The Corner


Student Canvassers Get out the Vote for Pro-Life Democrat Lipinski in Illinois

West Elsdon, Ill. — In a little neighborhood near Midway airport — with “Proud Union Home” signs scattered across tiny front yards — canvassers spread out to talk to voters about Dan Lipinski, a pro-life, Democratic congressman running in a close primary against progressive challenger Marie Newman.

The race, which will be settled at the ballot box on Tuesday, has captured the attention of the nation largely because Newman’s campaign has been fueled primarily by prominent abortion-rights groups such as NARAL and Planned Parenthood, both of which have long opposed Lipinski for his consistently pro-life voting record. Newman, in contrast, supports taxpayer funding for abortion and opposes placing any restrictions on abortion procedures.

In the final push to turn out voters, Lipinski has gained somewhat unexpected allies: volunteers from the Susan B. Anthony List, a pro-life organization that played a crucial role in turning out swing-state voters for Donald Trump in the 2016 presidential election. Lipinski’s race is the first time that SBA List has canvassed for a Democratic candidate, though the group has supported pro-life Democrats in the past.

Seventy canvassers — nearly all of whom are undergraduate students from the University of Notre Dame, Franciscan University in Steubenville, and Cedarville University — have knocked on about 23,000 doors in the district since Thursday, and they hope to reach another 5,000 before the weekend’s over.

These canvassers don’t discriminate based on political party. Several of the Notre Dame students in the district this weekend are members of College Republicans, and one even serves as the club’s representative for the entire freshman class. Even so, they sacrificed the latter half of their spring break to get out the vote for Lipinski, because they’re determined to maintain the possibility that pro-life beliefs can exist within the Democratic party.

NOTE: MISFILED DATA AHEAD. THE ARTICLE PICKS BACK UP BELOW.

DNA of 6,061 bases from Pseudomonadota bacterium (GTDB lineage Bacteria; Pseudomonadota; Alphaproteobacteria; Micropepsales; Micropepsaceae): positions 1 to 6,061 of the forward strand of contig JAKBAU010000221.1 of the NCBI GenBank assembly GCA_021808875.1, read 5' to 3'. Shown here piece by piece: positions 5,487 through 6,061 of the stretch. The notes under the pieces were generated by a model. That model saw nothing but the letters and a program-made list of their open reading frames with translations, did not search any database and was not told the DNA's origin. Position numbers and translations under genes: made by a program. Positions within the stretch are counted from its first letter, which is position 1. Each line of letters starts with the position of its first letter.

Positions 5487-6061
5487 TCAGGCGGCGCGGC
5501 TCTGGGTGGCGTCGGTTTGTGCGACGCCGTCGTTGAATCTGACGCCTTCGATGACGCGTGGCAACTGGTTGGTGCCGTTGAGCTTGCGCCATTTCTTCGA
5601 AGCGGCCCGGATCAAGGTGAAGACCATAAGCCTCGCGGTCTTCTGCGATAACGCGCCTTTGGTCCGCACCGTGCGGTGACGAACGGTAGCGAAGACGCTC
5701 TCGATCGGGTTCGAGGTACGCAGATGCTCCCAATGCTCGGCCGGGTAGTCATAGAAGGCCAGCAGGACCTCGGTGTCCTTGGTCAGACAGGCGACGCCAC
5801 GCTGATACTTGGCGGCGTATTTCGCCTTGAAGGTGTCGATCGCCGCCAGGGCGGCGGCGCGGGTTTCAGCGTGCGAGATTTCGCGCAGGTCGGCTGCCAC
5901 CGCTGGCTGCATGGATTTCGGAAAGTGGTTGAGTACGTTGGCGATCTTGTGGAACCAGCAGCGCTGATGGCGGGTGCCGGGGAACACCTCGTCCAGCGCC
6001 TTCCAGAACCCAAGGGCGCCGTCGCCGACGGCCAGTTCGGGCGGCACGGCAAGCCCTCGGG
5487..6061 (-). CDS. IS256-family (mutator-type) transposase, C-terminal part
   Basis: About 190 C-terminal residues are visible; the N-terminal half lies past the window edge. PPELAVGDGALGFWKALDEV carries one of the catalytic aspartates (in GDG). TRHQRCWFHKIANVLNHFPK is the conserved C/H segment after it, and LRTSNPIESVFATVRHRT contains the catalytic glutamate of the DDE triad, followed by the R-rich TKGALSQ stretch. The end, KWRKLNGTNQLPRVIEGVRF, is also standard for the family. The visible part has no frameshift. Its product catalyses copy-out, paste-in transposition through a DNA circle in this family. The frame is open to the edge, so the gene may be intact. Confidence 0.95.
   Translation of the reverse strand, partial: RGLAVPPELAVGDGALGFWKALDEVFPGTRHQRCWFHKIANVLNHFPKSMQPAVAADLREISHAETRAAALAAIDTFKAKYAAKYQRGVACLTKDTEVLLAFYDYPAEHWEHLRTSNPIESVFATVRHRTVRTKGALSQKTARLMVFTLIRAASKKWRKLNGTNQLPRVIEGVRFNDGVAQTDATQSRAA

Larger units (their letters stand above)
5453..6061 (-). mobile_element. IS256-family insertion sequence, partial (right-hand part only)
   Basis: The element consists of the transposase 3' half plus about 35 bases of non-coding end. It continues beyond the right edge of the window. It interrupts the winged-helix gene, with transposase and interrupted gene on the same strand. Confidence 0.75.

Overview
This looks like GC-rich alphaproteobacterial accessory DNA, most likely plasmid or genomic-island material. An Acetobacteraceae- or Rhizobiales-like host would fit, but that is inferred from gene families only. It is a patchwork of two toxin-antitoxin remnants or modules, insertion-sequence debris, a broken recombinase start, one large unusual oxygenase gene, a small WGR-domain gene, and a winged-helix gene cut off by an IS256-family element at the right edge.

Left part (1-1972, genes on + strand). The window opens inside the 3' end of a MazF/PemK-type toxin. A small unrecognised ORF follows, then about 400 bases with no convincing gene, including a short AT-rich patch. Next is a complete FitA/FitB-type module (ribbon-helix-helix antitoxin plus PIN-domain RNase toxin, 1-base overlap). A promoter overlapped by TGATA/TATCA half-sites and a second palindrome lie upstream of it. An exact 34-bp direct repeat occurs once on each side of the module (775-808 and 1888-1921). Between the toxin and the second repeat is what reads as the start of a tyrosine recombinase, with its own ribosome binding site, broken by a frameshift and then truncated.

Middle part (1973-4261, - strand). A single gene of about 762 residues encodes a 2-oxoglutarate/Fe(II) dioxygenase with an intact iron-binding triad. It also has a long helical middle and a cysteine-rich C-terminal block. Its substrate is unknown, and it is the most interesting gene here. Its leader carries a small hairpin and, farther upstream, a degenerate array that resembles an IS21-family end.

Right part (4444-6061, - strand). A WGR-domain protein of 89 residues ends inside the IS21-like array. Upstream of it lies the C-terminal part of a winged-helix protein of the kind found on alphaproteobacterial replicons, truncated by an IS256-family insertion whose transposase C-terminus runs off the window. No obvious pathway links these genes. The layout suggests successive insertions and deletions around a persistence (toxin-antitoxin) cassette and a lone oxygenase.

Working off of SBA List models, the canvassers have reached out to moderate Democrats across the entire district — which spans much of Chicago’s southwest suburbs — targeting voters who have turned out in Democratic primaries and who are predicted to oppose taxpayer-funded abortion.

At one house in the West Elsdon neighborhood — which had long been a Polish neighborhood but which is slowly transitioning into an area with many Hispanic-immigrant residents — an older woman opened the door and was unable to answer the survey questions in English. Seamlessly, the young Notre Dame freshman slipped into Spanish and finished the conversation, eventually finding out that the woman was indeed pro-life.

Another student said she had spoken with a mother of five adopted kids, one of whom had almost been aborted before being given up for adoption. Though the mother said she was very pro-life, she was unaware of the huge difference between Lipinski and Newman’s positions on the issue. After speaking with the student, she decided to vote for Lipinski based on his pro-life position.

Mallory Quigley, communications director for SBA List, describes this primary race as “a battle for the heart and soul of the Democratic party.” Though Lipinski is a Blue Dog Democrat and hews closer to the center on issues other than abortion as well, his stalwart pro-life views are the foremost reason that he attracted such a progressive primary challenger.

“Marie Newman made this race about abortion,” Quigley adds. “NARAL and Planned Parenthood have a death grip on the Democratic party, and it’s getting stronger.”

To make that death grip complete, abortion-rights groups and their political allies must oust any Democrat who doesn’t fall in with their agenda, and Dan Lipinski is at the top of their list. But, as SBA List canvassers have discovered this weekend when talking to moderate voters, many Democrats don’t share Newman’s support for liberal abortion laws.

If those voters turn out for Lipinski on Tuesday, it will be a huge win for the pro-life movement, which is premised in large part on the fundamental notion that protecting innocent life in the womb need not be matter of partisan politics.


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